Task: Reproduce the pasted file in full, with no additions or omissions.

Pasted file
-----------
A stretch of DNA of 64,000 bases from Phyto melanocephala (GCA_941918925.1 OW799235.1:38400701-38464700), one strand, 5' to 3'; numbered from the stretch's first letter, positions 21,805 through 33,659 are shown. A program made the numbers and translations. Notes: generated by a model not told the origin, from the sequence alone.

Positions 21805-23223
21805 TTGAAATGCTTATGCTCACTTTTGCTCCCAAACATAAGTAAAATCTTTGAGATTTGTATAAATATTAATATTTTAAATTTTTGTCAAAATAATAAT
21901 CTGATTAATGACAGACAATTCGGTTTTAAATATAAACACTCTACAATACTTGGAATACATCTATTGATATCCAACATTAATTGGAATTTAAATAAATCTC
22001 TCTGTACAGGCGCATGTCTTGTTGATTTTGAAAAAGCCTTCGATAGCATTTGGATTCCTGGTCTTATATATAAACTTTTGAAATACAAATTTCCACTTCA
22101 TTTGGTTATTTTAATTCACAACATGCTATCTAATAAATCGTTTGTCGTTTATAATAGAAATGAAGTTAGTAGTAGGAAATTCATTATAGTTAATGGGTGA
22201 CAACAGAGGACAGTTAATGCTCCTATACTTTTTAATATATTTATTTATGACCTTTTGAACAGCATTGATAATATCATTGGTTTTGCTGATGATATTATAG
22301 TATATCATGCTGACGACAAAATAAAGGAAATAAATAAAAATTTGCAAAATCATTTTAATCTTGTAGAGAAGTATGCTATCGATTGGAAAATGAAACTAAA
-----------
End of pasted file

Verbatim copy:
A stretch of DNA of 64,000 bases from Phyto melanocephala (GCA_941918925.1 OW799235.1:38400701-38464700), one strand, 5' to 3'; numbered from the stretch's first letter, positions 21,805 through 33,659 are shown. A program made the numbers and translations. Notes: generated by a model not told the origin, from the sequence alone.

Positions 21805-23223
21805 TTGAAATGCTTATGCTCACTTTTGCTCCCAAACATAAGTAAAATCTTTGAGATTTGTATAAATATTAATATTTTAAATTTTTGTCAAAATAATAAT
21901 CTGATTAATGACAGACAATTCGGTTTTAAATATAAACACTCTACAATACTTGGAATACATCTATTGATATCCAACATTAATTGGAATTTAAATAAATCTC
22001 TCTGTACAGGCGCATGTCTTGTTGATTTTGAAAAAGCCTTCGATAGCATTTGGATTCCTGGTCTTATATATAAACTTTTGAAATACAAATTTCCACTTCA
22101 TTTGGTTATTTTAATTCACAACATGCTATCTAATAAATCGTTTGTCGTTTATAATAGAAATGAAGTTAGTAGTAGGAAATTCATTATAGTTAATGGGTGA
22201 CAACAGAGGACAGTTAATGCTCCTATACTTTTTAATATATTTATTTATGACCTTTTGAACAGCATTGATAATATCATTGGTTTTGCTGATGATATTATAG
22301 TATATCATGCTGACGACAAAATAAAGGAAATAAATAAAAATTTGCAAAATCATTTTAATCTTGTAGAGAAGTATGCTATCGATTGGAAAATGAAACTAAA